A: Section of the 2000 edition of the Life Safety Code requires compliance with section 9.2. Section 9.2.1 requires compliance with NFPA 90A Installation of Air Conditioning and Ventilation Systems, 1999 edition. If you have a copy of that standard, take a look at Figure A-3-3 in the appendix of the book, and there is a real nifty diagram that points out all of the possible locations where fire and smoke dampers would be required. But, to directly answer your questions, section 3-3.2 of NFPA 90A requires a fire damper at the floor level of any HVAC duct that penetrates a fire-rated floor if the duct is not enclosed within a fire rated shaft. But section 3-3.4.1 says an air duct that pass through floors of buildings that require the protection of vertical opening (such as a hospital would), must be enclosed with walls with 1-hour fire resistance rating if the shaft penetrates 3 or less stories, and 2-hour fire resistance rating if the shaft penetrates 4 or more stories. The exception to 3-3.4.1 says you do not need a fire rated shaft if the air duct passes through only one floor, or if the air duct passes through only one floor and an air-handling equipment penthouse floor, whereby the air duct would require a fire damper where the duct penetrates the floor. In reply to your second question… According to section 3-3.4.4, fire dampers are required in any opening into or out of a shaft required in 3-3.4.1, whether or not the shaft opening contains an air duct or is ductless. A fire damper is required, even if the shaft is only 1-hour fire rated. So, in conclusion, you do need fire dampers if the duct is not enclosed in a fire rated shaft and penetrates one floor (but only one floor), and you do need fire dampers where the duct exits a rated shaft.

Fire Damper Testing Frequencies

Q: Our facility is a freestanding ambulatory surgical center and we only perform gastrointestinal (GI) procedures, not surgery. We lease a suite on the ground level in a 3 story building with multiple tenants. We had a state inspection recently and they asked us for documentation that we tested our fire and smoke dampers every 4 years. What are they looking for? We’ve been in the building for 13 years and no one has ever asked us about fire and smoke damper testing before.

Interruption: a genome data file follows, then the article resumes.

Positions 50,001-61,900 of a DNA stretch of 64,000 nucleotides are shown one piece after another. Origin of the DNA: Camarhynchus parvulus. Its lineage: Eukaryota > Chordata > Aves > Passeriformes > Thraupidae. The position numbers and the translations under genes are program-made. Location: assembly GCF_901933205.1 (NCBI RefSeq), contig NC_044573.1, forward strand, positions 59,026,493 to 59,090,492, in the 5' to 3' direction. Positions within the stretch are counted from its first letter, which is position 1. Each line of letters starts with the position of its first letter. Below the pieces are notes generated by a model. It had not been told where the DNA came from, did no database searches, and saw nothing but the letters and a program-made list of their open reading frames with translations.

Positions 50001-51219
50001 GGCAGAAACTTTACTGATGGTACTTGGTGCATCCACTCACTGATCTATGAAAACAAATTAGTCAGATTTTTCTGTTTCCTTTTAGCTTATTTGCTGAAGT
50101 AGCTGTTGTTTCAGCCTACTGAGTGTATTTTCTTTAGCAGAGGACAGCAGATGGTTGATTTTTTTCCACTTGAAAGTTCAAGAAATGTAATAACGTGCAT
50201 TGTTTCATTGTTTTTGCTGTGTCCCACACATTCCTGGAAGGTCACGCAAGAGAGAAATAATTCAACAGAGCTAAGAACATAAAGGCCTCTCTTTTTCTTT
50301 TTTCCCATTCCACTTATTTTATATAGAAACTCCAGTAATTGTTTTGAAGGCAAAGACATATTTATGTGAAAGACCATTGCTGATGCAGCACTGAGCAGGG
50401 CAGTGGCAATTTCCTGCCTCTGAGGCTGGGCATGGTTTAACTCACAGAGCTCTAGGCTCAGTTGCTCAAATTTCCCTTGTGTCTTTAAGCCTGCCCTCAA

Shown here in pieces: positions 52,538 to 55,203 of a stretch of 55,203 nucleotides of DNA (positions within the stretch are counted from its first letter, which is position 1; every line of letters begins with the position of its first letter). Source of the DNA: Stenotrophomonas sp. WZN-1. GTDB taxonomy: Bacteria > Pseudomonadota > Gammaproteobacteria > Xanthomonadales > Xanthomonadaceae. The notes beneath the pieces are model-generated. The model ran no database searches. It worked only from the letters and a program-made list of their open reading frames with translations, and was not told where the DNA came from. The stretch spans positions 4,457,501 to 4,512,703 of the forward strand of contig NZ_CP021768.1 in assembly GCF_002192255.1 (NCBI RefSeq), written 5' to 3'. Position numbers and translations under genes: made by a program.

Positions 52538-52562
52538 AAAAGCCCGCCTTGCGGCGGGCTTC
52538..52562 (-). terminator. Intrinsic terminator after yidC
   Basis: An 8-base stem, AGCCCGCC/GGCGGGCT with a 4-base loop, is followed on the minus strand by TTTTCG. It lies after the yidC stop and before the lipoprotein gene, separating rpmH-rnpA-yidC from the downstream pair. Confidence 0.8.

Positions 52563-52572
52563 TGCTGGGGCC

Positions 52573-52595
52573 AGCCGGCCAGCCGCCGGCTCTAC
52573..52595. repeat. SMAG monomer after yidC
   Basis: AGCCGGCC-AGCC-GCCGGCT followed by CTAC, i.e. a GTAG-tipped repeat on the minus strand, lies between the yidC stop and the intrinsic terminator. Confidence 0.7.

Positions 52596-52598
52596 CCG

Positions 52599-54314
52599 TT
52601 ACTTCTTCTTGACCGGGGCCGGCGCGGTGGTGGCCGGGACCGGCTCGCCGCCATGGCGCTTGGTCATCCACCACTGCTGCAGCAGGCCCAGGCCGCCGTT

A: Since it appears that the inspector is holding you accountable for compliance with the 2000 Life Safety Code, I will assume you need to comply with chapter 21, for existing ambulatory health care occupancies. Section requires compliance with section 9.2 which in turns requires compliance with NFPA 90A Standard for the Installation of Air-Conditioning and Ventilating Systems, 1999 edition. Section 3-4.7 of NFPA 90A requires the fire and smoke dampers to be tested once every 4 years. For clarification, CMS did issue an S&C memo on October 30, 2009 which permitted hospitals to change the frequency of fire and smoke damper testing to once every six (6) years, but this memo only applies to hospitals, and not to ambulatory health care occupancies. It is not unusual for authorities who inspect your building to fail to ask for certain documentation (such as test results of the fire/smoke dampers), and then at a later date, another authority will request that information. Just because the previous surveyors/inspectors did not ask to see this information, does not mean it was not required.  This inspector is now holding your organization accountable to what has always been a Life Safety Code requirement.

Smoke Dampers in HVAC Ductwork

Q: During a recent survey, we were cited by the surveyor for a 6 inch round duct that did not have a smoke damper installed where it penetrated a smoke compartment barrier, in an area of our hospital that is not protected with automatic sprinklers. I informed the surveyor that our local building code allows HVAC duct up to 6 inches diameter to penetrate a smoke compartment barrier and not be required to have a smoke damper. He did not accept that explanation and cited us anyway. I thought if one AHJ had an exception for a code requirement, then all AHJs had to accept that. What gives?